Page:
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Trayvon Martin Case: Robert Zimmerman Jr. says tweeted image meant to show "Trayvon Martin 2.0"

Robert Zimmerman, Jr. Personal photo

(CBS) - Two days after he tweeted a controversial image comparing Trayvon Martin to an alleged baby-killer, Robert Zimmerman, the brother of the man facing murder charges in Martin's death,  told CBS News' Crimesider that the tweet was meant to "provoke discussion" about the difference between how Martin portrayed himself online, and the way he has been portrayed in the media.

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"Trayvon Martin has been depicted as a canonized saint," said Robert Zimmerman Jr. "But to our family, that's the person that almost killed my brother."

Zimmerman's younger brother, George, is charged with second-degree murder in the shooting death of the 17-year-old Martin in Sanford, Fla., on Feb. 26, 2012. George Zimmerman has pleaded not guilty to the charges and claims he shot the unarmed teen in self-defense during an altercation. His trial is scheduled to begin in June.

On Sunday, Robert Zimmerman Jr. tweeted an image of Martin holding up two middle fingers, beside an image of De'Marquise Kareem Elkins, the Georgia teen accused of fatally shooting a 1-year-old in his stroller last week. Elkins also appears to be flipping off the camera.

An image of De'Marquise Kareem Elkins and Trayvon Martin tweeted March 24, 2013 by Robert Zimmerman, Jr. Twitter

Zimmerman, 32, told Crimesider that he found the photographs by doing a Google search on the name of each teen. The photo of Martin came from a post on the Council of Conservative Citizens website, and the one of Elkins appeared on a website called the Chicago News Report. He then created the illustration himself - adding the words, "A picture speaks a thousand words. Any questions?"

In the days and weeks after Martin's death, as the story of his shooting and the fact that the man who killed him had not been arrested made national news, many news outlets illustrated their stories with photographs of Martin that were several years old. At the same time, Zimmerman said that the images of his brother - some of which were taken when George was significantly heavier than he was on the night of the shooting - made him look like a "monster."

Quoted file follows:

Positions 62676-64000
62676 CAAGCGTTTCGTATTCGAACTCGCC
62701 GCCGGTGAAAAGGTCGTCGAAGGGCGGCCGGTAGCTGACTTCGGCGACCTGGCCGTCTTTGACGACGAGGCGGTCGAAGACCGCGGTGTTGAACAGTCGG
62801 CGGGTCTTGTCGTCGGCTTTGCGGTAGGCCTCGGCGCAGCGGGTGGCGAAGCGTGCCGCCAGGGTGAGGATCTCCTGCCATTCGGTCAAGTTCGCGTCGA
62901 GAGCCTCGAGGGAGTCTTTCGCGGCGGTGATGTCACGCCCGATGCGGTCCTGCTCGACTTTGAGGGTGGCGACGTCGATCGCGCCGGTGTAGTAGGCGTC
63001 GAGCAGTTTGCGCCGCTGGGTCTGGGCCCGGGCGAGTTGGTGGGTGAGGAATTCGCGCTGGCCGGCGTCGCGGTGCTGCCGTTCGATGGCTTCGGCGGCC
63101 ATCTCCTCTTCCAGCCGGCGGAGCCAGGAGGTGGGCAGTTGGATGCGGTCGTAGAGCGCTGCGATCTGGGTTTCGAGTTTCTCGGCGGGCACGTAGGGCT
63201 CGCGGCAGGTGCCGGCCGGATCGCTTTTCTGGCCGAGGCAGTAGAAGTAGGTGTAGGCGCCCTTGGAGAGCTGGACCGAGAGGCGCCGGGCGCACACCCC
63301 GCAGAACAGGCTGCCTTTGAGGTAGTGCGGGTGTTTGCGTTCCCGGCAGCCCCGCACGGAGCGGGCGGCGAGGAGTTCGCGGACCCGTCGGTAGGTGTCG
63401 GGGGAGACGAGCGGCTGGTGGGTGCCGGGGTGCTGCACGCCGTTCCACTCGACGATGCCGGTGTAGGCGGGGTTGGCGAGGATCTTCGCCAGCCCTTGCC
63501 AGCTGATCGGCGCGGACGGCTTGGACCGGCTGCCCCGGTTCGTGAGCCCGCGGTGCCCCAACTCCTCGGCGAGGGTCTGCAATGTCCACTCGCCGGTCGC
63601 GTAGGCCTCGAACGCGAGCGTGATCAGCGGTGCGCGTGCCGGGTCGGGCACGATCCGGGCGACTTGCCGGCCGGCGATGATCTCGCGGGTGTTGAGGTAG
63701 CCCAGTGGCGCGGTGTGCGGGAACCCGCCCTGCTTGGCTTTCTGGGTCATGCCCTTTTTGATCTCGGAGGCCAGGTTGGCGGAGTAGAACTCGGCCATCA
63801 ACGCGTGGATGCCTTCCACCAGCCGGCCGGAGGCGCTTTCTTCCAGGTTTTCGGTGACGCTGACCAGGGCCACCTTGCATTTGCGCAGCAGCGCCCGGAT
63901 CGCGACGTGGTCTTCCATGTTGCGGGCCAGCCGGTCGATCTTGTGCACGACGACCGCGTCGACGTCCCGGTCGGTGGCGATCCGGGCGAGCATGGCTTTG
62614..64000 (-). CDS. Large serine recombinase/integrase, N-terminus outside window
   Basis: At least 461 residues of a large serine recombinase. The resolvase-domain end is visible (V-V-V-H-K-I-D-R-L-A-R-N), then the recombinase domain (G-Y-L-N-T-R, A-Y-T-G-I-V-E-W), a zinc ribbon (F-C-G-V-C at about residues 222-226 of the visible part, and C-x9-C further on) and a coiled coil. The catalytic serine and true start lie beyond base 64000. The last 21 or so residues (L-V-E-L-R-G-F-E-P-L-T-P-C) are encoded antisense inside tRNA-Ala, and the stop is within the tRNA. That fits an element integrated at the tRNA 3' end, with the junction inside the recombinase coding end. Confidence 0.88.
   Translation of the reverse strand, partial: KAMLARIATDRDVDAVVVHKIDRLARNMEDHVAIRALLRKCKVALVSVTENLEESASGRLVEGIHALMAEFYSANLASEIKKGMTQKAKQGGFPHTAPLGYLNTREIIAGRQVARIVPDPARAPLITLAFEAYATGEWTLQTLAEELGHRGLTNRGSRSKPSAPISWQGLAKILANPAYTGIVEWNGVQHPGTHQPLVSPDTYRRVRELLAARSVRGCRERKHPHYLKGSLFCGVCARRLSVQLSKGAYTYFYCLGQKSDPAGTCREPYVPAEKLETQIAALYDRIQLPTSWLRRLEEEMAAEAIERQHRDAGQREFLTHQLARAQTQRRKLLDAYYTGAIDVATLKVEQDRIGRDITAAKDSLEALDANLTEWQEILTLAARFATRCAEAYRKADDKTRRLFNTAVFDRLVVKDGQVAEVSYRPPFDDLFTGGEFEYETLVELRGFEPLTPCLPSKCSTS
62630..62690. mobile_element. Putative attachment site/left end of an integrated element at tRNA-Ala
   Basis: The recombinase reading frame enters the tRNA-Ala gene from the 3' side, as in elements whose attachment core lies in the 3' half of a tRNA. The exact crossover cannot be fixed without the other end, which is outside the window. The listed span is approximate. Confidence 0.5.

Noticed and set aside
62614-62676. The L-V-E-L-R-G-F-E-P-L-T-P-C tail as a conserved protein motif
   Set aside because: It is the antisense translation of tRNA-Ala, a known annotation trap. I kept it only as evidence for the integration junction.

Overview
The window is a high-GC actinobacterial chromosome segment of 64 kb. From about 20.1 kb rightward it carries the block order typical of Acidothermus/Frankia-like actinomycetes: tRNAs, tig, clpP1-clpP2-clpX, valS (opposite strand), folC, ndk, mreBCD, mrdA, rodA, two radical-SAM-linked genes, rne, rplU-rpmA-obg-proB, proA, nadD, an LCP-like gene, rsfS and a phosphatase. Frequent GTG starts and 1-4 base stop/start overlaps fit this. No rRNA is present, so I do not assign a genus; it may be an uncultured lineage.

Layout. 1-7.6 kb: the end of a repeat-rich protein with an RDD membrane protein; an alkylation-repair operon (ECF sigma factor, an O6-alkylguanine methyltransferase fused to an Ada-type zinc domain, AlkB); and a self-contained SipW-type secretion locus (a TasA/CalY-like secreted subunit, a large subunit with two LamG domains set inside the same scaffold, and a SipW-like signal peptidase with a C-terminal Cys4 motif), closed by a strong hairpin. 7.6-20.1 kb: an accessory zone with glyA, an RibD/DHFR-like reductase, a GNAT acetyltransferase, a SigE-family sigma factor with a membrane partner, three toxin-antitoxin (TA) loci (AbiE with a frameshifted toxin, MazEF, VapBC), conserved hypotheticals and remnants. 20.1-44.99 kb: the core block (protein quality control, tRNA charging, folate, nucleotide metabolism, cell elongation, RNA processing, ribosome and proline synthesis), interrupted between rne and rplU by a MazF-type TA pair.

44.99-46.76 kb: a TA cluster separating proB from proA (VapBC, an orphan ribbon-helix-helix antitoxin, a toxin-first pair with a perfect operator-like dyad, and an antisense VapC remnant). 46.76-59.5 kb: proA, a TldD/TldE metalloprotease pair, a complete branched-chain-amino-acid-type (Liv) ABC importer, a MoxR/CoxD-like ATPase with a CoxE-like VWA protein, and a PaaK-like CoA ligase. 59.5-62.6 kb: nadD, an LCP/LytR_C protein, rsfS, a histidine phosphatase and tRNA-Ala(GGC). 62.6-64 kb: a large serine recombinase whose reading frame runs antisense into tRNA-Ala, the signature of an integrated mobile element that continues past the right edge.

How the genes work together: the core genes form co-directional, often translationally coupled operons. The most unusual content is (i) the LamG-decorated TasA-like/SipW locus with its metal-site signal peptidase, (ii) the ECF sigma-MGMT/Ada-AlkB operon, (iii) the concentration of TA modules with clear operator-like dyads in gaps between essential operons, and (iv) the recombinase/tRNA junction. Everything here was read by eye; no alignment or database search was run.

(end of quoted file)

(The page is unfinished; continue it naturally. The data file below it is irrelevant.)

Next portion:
Zimmerman said that, side-by-side, those images created a false sense of both Martin and his brother: "In a self-defense case, it's important to show who my brother was defending himself against. It wasn't a 12-year-old."

The tweet, however, struck many as being racist and highly insensitive, especially given the fact that Martin is deceased. Zimmerman said that was not his intention.

These images of George Zimmerman and Trayvon Martin were among the first published CBS/AP

"I'm not saying these two guys are the same and so are all black teenagers," he said. "This is the way these individuals chose to portray themselves. [Elkins] is being portrayed in the media as he portrayed himself to be, why isn't Trayvon Martin?"

On Wednesday, Zimmerman tweeted an apology: "I'm sincerely sorry my tweet offended many - I made a serious error in judgment abt the way it wld convey & understand why it is offensive"

Zimmerman, a classical singer who said his music has taken a back seat to his role as a spokesperson for his family, said he wants the media to stop accepting the "massaged and controlled" image of Martin and start digging into the teen's life the way they examined his brother's. A year after the shooting, Zimmerman believes we now have "new context" about Martin - what he calls "Trayvon Martin 2.0" - and that the media should stop depicting the teen as "a child walking home eating Skittles."

"All I did was post one picture of Trayvon and [Elkins] the way they portrayed themselves before they were in the spotlight," said Zimmerman. "If he was portrayed the way he portrayed himself it might not have gotten to this point."

Complete coverage of the Trayvon Martin case on CBS News

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